What is zoochose 1

Zoochose: what it is and how it appears in captive animals

Zoochosis, also known as repetitive abnormal behavior in animals (ARB for English) is one of the consequences of using the latter for human entertainment. It is a behavior pattern that has been observed in captive animals, especially large mammals.

In this article we will see what zoochosis is and what are the main causes and consequences.

  • Related article: "Comparative Psychology: The Animal Part of Psychology"

What is zoochosis?

Various species of animals are widely used for entertainment and recreation for people. Environments like zoos or circuses They represent just some of the most common and at the same time most negative activities for animals themselves and their ecosystems.


Both visual and written records of animals in captivity have shown that sooner or later those living in captivity will deal with frustration and a range of behaviors that are unusual in their natural environment. While it is an increasingly common phenomenon, this phenomenon seems to come as such a surprise It was necessary to translate a term from human psychopathology Emphasize the negative causes of captivity in animals.

This term is the term "zoochosis" which has been described as a phenomenon that is obviously derived from or is analogous to psychosis. Ultimately, this means that zoochosis occurs in a type of mental disorder that animals develop in captivity.


However, the above has not been systematized scientifically because The experiences of psychosis have a subjective component important for its description (not only observable); This makes it difficult to apply them directly to animal behavior.

In any event, the term zoochosis was useful in studying the negative consequences that life in captivity has on various animals. Nowadays it is part of the colloquial language in which psychology deals with ethology and with the the activism for animal rights .

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Stereotypical behavior in animals

On the other hand, repeated abnormal behavior (stereotype behavior) in humans and animals has been linked to restrictive environments (Lewis, 2007). That is why the zoochosis has also been described as a type of Stereotypical behavior of animals living in captivity and that explains the serious barriers these environments pose to their development.


Stereotypical behaviors and other behavioral manifestations have been observed in captivity in particular in elephants, bears, gorillas, tigers, giraffes and killer whales.

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Main causes and behavioral manifestations

As we have seen, zoochosis, or the stereotypical behavior of animals, is attributed to life in captivity. More specifically, some of the elements that have been suggested as causes of zoochosis are the lack of space, which in turn may be causes a lack of privacy, physical activity, and mental stimulation .

The final consequence of the above is usually self-mutilation and other self-destructive behaviors (Adamiec, 2014). There were also hikes or walks on the same route with no apparent functionality. twisting and repetitive neck movements; immediate and repeated vomiting after eating; Head blows against the wall; excessively violent behavior towards both other animals and humans (Stephen, 1993).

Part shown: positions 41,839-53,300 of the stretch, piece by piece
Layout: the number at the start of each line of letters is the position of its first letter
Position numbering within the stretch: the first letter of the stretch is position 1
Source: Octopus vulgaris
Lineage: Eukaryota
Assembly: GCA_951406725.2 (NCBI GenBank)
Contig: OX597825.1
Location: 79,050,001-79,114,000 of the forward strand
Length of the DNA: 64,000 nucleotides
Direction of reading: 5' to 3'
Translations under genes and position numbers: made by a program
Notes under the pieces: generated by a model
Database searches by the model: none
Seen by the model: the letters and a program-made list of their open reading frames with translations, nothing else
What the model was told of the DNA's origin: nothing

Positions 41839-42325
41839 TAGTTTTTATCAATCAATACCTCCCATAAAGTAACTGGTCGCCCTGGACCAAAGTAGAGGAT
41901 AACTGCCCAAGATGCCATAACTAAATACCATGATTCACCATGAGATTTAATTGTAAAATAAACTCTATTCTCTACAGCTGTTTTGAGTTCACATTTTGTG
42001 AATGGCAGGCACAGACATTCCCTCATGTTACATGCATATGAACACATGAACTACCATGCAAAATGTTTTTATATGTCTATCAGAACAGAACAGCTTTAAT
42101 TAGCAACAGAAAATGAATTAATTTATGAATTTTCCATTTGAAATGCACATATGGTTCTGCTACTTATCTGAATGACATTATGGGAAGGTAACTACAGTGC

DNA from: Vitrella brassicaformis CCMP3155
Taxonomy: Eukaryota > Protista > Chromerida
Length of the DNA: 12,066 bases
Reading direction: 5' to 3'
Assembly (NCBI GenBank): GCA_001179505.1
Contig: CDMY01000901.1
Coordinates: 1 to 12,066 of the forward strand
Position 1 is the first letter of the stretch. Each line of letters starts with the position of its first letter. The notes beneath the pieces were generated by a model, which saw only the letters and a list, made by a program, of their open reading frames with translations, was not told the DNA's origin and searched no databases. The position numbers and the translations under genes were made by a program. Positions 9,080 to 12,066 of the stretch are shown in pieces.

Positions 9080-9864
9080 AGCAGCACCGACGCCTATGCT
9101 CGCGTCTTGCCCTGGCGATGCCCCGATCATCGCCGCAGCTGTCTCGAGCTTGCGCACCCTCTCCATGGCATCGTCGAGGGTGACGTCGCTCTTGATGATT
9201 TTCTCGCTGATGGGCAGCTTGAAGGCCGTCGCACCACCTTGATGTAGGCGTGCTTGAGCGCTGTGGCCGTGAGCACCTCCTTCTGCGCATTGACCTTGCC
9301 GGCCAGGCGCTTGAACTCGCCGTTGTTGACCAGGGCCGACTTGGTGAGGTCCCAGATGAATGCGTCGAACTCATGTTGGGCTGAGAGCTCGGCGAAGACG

After the analysis the specific case of elephants in various American zoos Dick (2016) tells us that the limited space poses different and serious barriers to elephant development. In their natural habitat, for example, elephants can travel up to 50 miles in a day, which they cannot do in captivity.

Containment and Prevention Strategies

In the context of elephants, Dick (2016) analyzes how some zoos contain animal behavior. Some of them use hooks, whips, or wood, arguing that elephants are "misbehaving". The entertainment offers for the visitor also include the production of car washes from the pipes of the elephants, the spraying of water with their trunks into the cars and the setting up of rides (p. 3-4). The same author analyzes the difficulties of feeding them and facilitating their reproduction. as well as the strategies for capturing them in the wild .

Other strategies used in zoos to control the behavior of captive animals are the use of medication, particularly anxiolytics and antidepressants, although conditioning techniques are also used (Elisha, 2017).

Finally, there are various and growing groups that have spoken out against life in captivity, for example through laws that focus on animal rights and by evaluating or denouncing the living conditions of various zoos. In some cases the improvement of these conditions is advocated and in other cases the return of the animals to their natural environment is advocated. Likewise, the creation of educational strategies that enable us to see the negative consequences of using animals for entertainment As a result, their presence in circuses was banned in several countries.

Bibliography:

  • Elisha, B. (2017). What is zoochosis? World Atlas Retrieved August 9, 2018. Available at //www.worldatlas.com/articles/what-is-zoochosis.html.
  • Dick, R. (2016). The recreational use of elephants and its negative effects. Illuminare: a student magazine dedicated to recreation, parks, and leisure. 14 (1): 1-9.
  • Adamiec, A. (2014). Preserve biodiversity. APES. Retrieved August 9, 2018. Available at //harborside.kusd.edu/projects/wp-content/uploads/2014/01/anna-adamiec-.pdf.
  • Lewis, M., Tanimura, Y. and Lee, L. (2013). Animal models of limited repetitive behavior in autism. Behav Brain Res. 176 (1): 66-74. Doi: 10.1016 / j.bbr.2006.08.023.
  • Stephen, S. (1993). Join the fight to stamp out the zoochose. Column in the Sun, Baltimore, MD. Retrieved August 9, 2018. Available at //search.proquest.com/docview/406825295?accountid=15292.

Dominion 2018 - German Deutsch subbed - Full Documentary HD (May 2021).